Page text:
Another student said she will start conserving water by using less in the shower and cleaning and cooking. She can make it by slowing down the flow of tap water and stopping the flow in intervals when even in use. She was joined by another student who said we can utilize grey-water and compost to grow organic vegetables at home. Another student said she would now get three bins at home—one for recycles, one for compost and one for trash only, as the student dorms, campus and city in Guelph follow the rules. Organic farming and planting trees have been striking efforts made by the University of Guelph, the City of Guelph, the County of Wellington, where the university and the city are situated, and the local farmers. University students volunteer with them from time to time.

A student contended why we do not follow the examples of the dorms of the UG, where there is no use of paper towels in the kitchen or toilets (there are only toilet-tissues). Kitchen towels are used to clean and dry the utensils. Most importantly, no bottled water is in use. Tap water is very clean and pure to drink. Another student made the commitment of preserving electricity at home and in the student dorm by turning off the lights while not necessary, or when away from the room or study. She was encouraged by the examples of power conservation in Guelph, where agencies, including the chamber of commerce, award the lowest users of power every month. The city, university and community use power from the hydro-electric plants, wind turbines and methane gas.

What is all of this about? These are some pieces of a well-talked-about lifestyle popularly known as “sustainable living.” It is a hot topic today. But many people are not sure exactly what it means. Sustainable living is a lifestyle that attempts to reduce indiscriminate use of the earth’s natural and personal resources by an individual or a society. A workshop held at the Guelph Chamber of Commerce and the closing discussions at the Guelph University’s Aboriginal Center provided us with a variety of food-for-thought focusing on three major areas—water, energy and transportation. What I do at home, what I can do at home, and what (things/ideas) I can bring to my city. For example, a group of students dealing with energy came up with their ideas, such as to turn off the A/C and use sunlight, unplug appliances, use energy-saving light bulbs or lamps and do cold-water laundry, read a book in place of watching television and make lights automatic. To bring to the city included: solar panel incentives and give out lightbulbs.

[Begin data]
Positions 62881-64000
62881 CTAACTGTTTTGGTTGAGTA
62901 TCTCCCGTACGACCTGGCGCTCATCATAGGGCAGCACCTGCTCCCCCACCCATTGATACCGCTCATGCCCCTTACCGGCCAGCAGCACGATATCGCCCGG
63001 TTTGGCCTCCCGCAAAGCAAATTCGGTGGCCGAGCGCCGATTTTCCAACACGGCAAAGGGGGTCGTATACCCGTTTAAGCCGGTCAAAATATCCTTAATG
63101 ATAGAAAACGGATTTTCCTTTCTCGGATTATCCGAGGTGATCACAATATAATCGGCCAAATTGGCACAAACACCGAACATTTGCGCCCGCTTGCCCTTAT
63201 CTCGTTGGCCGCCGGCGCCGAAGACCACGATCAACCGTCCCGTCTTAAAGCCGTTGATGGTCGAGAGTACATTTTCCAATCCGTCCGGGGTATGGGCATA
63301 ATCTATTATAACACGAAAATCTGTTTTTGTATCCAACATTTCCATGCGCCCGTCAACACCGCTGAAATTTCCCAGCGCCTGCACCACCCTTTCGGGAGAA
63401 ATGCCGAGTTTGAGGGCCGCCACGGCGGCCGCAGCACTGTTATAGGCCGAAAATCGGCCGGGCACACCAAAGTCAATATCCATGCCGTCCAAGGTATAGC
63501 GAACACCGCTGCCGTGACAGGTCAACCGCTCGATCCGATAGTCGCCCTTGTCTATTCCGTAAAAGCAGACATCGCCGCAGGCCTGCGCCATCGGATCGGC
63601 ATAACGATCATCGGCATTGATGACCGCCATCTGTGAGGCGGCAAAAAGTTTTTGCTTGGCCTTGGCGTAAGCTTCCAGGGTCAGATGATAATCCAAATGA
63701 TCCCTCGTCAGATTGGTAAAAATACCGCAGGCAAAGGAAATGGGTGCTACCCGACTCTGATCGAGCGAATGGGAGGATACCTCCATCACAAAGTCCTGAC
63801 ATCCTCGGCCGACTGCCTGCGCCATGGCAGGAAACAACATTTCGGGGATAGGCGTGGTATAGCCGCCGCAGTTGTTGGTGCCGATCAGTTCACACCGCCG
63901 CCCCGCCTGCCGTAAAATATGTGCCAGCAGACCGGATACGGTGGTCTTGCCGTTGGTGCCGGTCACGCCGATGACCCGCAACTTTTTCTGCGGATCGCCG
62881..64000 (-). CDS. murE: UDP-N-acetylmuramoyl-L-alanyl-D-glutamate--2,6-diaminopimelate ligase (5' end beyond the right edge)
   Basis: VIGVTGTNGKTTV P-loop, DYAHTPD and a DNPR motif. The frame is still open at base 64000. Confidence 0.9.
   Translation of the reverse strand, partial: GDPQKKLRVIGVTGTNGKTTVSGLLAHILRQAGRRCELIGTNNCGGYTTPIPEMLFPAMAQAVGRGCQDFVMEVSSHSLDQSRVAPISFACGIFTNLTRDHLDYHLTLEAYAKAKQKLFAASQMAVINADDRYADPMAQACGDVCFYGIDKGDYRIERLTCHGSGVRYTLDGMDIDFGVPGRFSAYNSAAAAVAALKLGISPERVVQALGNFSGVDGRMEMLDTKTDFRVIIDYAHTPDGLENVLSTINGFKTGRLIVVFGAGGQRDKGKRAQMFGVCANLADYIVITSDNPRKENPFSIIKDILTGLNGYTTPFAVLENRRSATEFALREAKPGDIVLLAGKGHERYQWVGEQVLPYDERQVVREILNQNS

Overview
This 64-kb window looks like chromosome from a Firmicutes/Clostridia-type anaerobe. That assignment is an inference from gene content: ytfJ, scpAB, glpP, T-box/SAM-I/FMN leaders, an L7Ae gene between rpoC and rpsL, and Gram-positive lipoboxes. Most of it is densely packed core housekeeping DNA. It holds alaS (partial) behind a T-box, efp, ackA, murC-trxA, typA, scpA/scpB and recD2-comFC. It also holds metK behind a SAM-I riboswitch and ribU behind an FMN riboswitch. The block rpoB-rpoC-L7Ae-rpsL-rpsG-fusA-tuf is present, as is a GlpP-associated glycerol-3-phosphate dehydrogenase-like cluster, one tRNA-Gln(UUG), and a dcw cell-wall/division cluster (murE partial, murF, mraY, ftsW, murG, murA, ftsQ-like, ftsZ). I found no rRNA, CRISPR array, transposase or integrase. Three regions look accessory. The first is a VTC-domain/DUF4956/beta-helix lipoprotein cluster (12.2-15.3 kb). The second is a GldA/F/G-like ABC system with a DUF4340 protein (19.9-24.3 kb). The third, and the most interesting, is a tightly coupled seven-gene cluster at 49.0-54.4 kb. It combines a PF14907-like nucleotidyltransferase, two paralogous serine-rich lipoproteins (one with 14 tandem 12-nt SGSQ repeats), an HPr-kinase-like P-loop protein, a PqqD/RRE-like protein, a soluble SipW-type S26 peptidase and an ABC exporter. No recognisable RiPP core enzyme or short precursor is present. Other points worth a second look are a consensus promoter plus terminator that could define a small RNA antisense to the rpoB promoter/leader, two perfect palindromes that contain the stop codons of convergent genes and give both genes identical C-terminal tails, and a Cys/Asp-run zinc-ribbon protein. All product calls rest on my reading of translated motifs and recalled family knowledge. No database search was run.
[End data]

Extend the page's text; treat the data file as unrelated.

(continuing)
Even small things involving our lives overlap one another, if we start some practice at home that would make an impact on the other, such as washing own clothes at home. This gives us added advantage of some physical exercise/labor to maintain our health.

We may think the Guelph initiative a small island in the ocean to be washed away anytime.  But the example it set, the commitment it made can be contagious to others. The City of Guelph vows: “What if we get there first? Guelph could become the Silicon Valley of the post-carbon-energy economy.” If Silicon Valley can become the world model of software economy (now is taking the green energy projects), Guelph can become the model in the post-carbon economy. It depends on the endeavors, cooperation and collaboration of social bodies and participation of individuals.

The development system in the most developed countries, especially in the West, is based on fossil fuel. Since the media outlets are in the hands of the conglomerates, it is in their interest to present information to the society that global warming is not a serious problem.  While the majority of scientists agree that the enormous use of natural resources are engaged for facilitating individualized lavish life-style in the West, its media outlets are in oscillation of the debate about global warming caused mostly by human actions.

The U.S., where its most populated state of California has been affected by drought for several years, needs sustainable water management most. Bangladesh has been facing drought-related problems for a long time. We need to leave the world in such a way so that future generations will be able to enjoy a quality of life. Otherwise, they will curse us as prodigals.